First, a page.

Kauai overwhelms your eyes and senses with extraordinary beauty everywhere you look. Not the least of which is the island’s beaches. Varying from rugged lava rock coastline and crashing waves, to favorite surfing beaches, beaches graced with palm trees and miles of sand, incredible snorkeling havens and beaches gentle enough for a baby to wade in their parents’ arms, there is something for everyone to discover. Some are easily accessible and popular. Others are hidden spots for those willing to hike and descend narrow, slippery trails or clamber down large lava rocks to capture a world of solitude.
Whatever you seek in a beach, it awaits you on the island of Kauai.
Many of Kauai’s beaches have memorable names, or are immortalized as famous film locations for movies such as South Pacific or The Descendants. It’s quite a feeling standing on the same rocks or sand where Mitzi Gaynor once washed that man out of her hair, or where George Clooney went for a morning run.
Have fun. But be safe.
As beautiful as Kauai’s 91 beaches are, the island’s waters can also be very dangerous. Since 1990, over 200 people (150 of whom were tourists) have drowned in the waters off Kauai. Strong rip currents and rogue waves abound, especially during the winter months, challenging even the strongest and most experienced swimmers. Kauai’s locals take water safety very seriously, and you should too - virtually every Kauai resident has had a near-drowning experience.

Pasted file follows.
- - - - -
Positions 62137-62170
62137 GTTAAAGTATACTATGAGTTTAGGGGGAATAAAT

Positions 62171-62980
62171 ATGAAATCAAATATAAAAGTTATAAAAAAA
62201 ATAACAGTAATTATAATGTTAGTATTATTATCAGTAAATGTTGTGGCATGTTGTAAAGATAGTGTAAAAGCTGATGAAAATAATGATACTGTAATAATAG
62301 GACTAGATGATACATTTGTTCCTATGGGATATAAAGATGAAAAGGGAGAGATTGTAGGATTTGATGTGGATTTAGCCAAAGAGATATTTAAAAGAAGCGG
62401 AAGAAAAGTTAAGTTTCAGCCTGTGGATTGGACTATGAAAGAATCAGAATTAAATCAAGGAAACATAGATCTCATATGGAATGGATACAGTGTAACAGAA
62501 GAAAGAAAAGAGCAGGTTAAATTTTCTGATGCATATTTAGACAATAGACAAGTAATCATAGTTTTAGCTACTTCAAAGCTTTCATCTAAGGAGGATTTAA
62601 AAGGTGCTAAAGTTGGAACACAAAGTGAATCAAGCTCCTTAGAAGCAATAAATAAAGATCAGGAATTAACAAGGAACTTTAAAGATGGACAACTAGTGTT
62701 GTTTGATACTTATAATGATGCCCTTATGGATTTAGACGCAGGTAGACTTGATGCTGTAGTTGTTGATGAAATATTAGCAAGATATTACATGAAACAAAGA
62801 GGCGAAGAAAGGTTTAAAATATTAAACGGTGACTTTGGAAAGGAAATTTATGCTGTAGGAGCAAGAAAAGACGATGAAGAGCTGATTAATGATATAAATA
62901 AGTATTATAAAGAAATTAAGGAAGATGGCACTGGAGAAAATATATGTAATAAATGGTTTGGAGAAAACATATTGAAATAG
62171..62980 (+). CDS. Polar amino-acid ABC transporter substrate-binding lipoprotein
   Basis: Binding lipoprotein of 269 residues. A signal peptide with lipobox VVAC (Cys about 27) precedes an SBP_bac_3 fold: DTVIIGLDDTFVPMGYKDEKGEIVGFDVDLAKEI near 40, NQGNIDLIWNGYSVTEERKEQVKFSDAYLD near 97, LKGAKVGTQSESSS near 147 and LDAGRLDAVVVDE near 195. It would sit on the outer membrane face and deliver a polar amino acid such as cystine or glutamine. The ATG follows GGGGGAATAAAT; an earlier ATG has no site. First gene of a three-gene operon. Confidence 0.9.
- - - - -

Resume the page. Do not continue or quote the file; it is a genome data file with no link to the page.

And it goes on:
A perfect example is Queen's Bath on Kauai's North Shore. It can be a spectacular place but is also extremely dangerous. Huge winter swells keep visitors away, but in the summer months, Queen's Bath can look very enticing. But days when the ocean is only four feet can bring in deadly rogue waves that have claimed many victims. Be smart. View Queen's Bath from a safe distance above.
If you’re planning to go out into the ocean, do your homework. Ten of the island’s beaches have lifeguard stations, and each is excellent. You might be tempted to swim, snorkel or bodyboard the island’s unattended beaches, but if you’re not a pro, think twice. Should you get in trouble on an unattended beach, you’re on your own. And that could have tragic consequences.
To play it safe, consider swimming at lifeguarded, enclosed reef or rock beaches such as Lydgate, Ke'e, or Poipu Beach. But no single beach is guaranteed to be a safe place to swim on a given day. Conditions change rapidly and every beach on the island can be dangerous, depending on daily water conditions. When in doubt, ask a Kauai lifeguard. They are highly trained and experienced.
Some things to remember for ocean safety on Kauai:
Swim at one of Kauai’s 10 lifeguarded beaches. The lifeguards can advise you on current conditions.
Obey posted warning signs.
Conditions can change. Fast. Waves come in sets, so observe ocean conditions for at least 20 minutes before going in.
Don’t swim alone. Always swim with a buddy.
Be aware of rip currents. Seriously. Your life could depend on it.
If you’re caught in a rip current, DO NOT fight it. Stay calm, float, don’t panic, and wave for help. Go WITH the current and safe your energy.
When in doubt, don’t go out.
Some great sources of information about Kauai beaches can be found at:
And please be sure to take six minutes to view the Kauai beach safety video below. It's time well spent.
Be safe and have fun. Aloha!
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